Some time back, I decided to facilitate a taste test between my suet and some that was store-bought. (Both were peanut butter flavored.) Knowing my suet was fresh, fragrant, and even a little softer and easier to eat, I had a feeling I already knew which suet would win (ahem…mine), but gave it a go anyway. Here are a few photos to illustrate how the test went.

Order here: Pacific Northwest Birds Peanut Butter Suet

I’d added raisins to this particular batch of suet, but my mistake was mixing them in whole and not chopped. The birds seemed to pick around them and were more interested in the seeds, peanuts, and the suet dough itself. But, whole raisins or not, you can see which suet the birds preferred. The store-bought suet is on the left and mine is on the right. It’s been a while since I took these, but if I remember right, all of the photos were taken over a two week period, though the time frame may have been shorter.

#1 -- Hard to tell, but both suet baskets contain approximately the same amount of suet (by weight). The baskets are the same size.

#2 -- They've been chipping away at my suet and all but ignoring the store-bought.

#3 -- Whoa...almost gone!

#4 -- BAM! Loser concedes. We have a winner!

Somewhere in the middle of that, I forgot to take another photo, but you get the idea. The birds preferred the suet on the right.

Making your own suet is a fun and rewarding project. Check out this recipe to try it yourself. Or, if you’d rather not bother, you can purchase it directly from Pacific Northwest Birds. All of my suet is made in small batches to ensure quality and then frozen until shipment. The recipe I use for this suet is slightly different than the one at the link, as I changed it up just a bit to ensure stability and consistency. Each block of suet weighs about a pound or more…much larger than those little suet cakes you’ll find at the store. The suet on the right in the photos above is not representative of the much-larger suet blocks available for purchase.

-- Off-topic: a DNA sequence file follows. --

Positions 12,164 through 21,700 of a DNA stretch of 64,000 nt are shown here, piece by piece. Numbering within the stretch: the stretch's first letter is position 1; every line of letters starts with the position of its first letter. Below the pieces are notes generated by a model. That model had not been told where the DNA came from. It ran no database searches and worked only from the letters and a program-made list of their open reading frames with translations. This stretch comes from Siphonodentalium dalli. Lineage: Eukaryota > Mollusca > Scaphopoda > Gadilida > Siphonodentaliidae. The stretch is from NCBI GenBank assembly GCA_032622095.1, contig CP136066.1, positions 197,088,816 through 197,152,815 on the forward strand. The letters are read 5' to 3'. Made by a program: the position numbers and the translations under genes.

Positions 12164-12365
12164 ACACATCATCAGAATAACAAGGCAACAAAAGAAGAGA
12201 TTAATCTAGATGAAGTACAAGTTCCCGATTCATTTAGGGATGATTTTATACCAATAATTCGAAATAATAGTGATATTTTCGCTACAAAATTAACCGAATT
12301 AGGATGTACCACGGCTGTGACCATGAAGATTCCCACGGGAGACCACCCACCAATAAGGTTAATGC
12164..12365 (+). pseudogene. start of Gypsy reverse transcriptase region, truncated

Whether you buy it or make your own, you’ll most likely attract some or all of these birds: Black-capped Chickadees, Chestnut-backed Chickadees, Spotted Towhees, Steller’s Jays, Downy Woodpeckers, Hairy Woodpeckers, Song Sparrows, Dark-eyed Juncos, Red-breasted Nuthatches, Pileated Woodpeckers, Bushtits, and Northern Flickers. I have a feeling I’m forgetting one or two. Oh, that’s right — and European Starlings, which I don’t appreciate due to their ability to hog and demolish the suet block within just a few days. (I’ve been known to take the suet down until the starlings have forgotten about it.)

Enjoy!

Read more about our peanut butter suet here.

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Learn more about your backyard birds in the newly revised and updated Birds of the Pacific Northwest: How to Identify 25 of the Most Popular Backyard Birds. Get it for your Kindle (which you can also read on your PC, Mac, smartphone, or tablet with this free reading app), Nook, on Smashwords, or in the iTunes bookstore.

Don’t forget to follow us on Facebook and Twitter!

Hands down, this is the most personal post I’ve ever written for the Pacific Northwest Birds blog. I’ve been thinking of telling my story for quite some time, and now…with October being Breast Cancer Awareness Month…here we go!